Tuesday, 15 October 2013

Thinking about Security

Security seems to be one of the (many) operational 'things' that many lawyers don't want to deal with. Whether its the security of their buildings ("Why do I need to carry this stupid ID badge around with me?") or the security of their emails ("Just copy that confidential email to my Yahoo account, will you?").

Sadly security is an issue and does need to be taken seriously. Fortunately there are some simple things to do - these might not make your systems completely secure, but for many lawyers, doing something (anything) is better that the situation at the moment where many are doing nothing. At this stage we're just thinking about your computer security:
  1. Make sure that your phone and tablet have a password assigned - and that the password is necessary to see the contents of the phone after any length of time. Yes - I know that it's a pain to keep typing in those pesky details, but it does help to keep your data a bit more secure;
  2. Make sure the password isn't '9999' or '0000' - those are the first that everyone tries;
  3. Make sure that your laptop is encrypted. I can imagine that many of those reading this are now sighing in frustration. It is not, however, complicated. If you use a Mac - and so many more do now - then good encryption is built in and needs to be switched on. MAKE SURE YOU KNOW YOUR ENCRYPTION PASSWORD - and no, please don't write it down anywhere. If you are a Windows user, there are plenty of systems available to encrypt your hard disk such as BitLocker from Microsoft. It's about as good as any of them and, being Microsoft's you shouldn't see any compatibility issues;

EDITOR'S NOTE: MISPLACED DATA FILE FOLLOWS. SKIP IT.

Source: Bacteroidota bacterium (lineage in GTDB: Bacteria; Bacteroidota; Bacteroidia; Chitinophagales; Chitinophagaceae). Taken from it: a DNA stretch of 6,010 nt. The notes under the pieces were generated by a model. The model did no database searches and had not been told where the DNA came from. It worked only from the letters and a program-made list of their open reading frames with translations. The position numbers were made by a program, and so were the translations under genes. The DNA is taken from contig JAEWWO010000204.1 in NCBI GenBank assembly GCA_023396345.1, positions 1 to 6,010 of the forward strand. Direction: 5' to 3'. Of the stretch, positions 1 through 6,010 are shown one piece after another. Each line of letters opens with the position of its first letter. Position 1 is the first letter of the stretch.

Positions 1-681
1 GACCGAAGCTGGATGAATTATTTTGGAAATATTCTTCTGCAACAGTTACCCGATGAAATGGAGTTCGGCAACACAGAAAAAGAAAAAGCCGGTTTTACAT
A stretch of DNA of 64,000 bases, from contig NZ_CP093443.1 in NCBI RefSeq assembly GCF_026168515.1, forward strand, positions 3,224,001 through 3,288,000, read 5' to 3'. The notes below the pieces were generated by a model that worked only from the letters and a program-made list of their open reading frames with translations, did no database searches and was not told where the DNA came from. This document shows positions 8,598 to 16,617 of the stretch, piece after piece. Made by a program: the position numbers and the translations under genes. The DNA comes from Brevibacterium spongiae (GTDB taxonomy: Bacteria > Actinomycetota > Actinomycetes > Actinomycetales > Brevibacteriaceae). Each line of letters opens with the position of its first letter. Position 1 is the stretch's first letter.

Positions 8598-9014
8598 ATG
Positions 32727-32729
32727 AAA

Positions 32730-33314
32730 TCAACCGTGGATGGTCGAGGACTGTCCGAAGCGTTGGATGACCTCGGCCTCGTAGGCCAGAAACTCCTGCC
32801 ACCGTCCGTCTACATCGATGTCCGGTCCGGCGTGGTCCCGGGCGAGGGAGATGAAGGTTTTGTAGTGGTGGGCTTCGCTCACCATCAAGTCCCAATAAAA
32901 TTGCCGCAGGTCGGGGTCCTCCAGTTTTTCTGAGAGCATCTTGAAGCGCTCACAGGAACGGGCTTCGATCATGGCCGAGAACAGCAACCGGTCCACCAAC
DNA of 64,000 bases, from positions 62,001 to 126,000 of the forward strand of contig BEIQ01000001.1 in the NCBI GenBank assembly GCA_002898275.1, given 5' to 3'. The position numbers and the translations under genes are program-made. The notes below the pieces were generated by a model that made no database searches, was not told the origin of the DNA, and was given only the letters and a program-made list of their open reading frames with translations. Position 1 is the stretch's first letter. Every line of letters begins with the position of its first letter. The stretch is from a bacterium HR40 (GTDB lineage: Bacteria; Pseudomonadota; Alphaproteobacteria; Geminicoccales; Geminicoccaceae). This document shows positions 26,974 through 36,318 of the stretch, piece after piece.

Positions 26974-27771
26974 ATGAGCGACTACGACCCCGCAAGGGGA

4. Don't send information to your personal email account - Yahoo, Gmail, Outlook.com etc etc. I know that it's convenient but it is massively insecure;
  5. Think about encrypting all emails. This used to be difficult, but products like mKryptor make is cheap and simple. Who knows, be ability to easily send and received encrypted emails without your clients loading software might be a way to more sales;
  6. Think about where your laptop, phone and tablet are - don't leave them on the train...;
There you go - 6 simple things that you can do that will significantly improve your security.

One last message - based on just too much experience of this question - for those of you engaged in Criminal Law and using CJSM - there is no way to forward emails to your personal account. Think it through...

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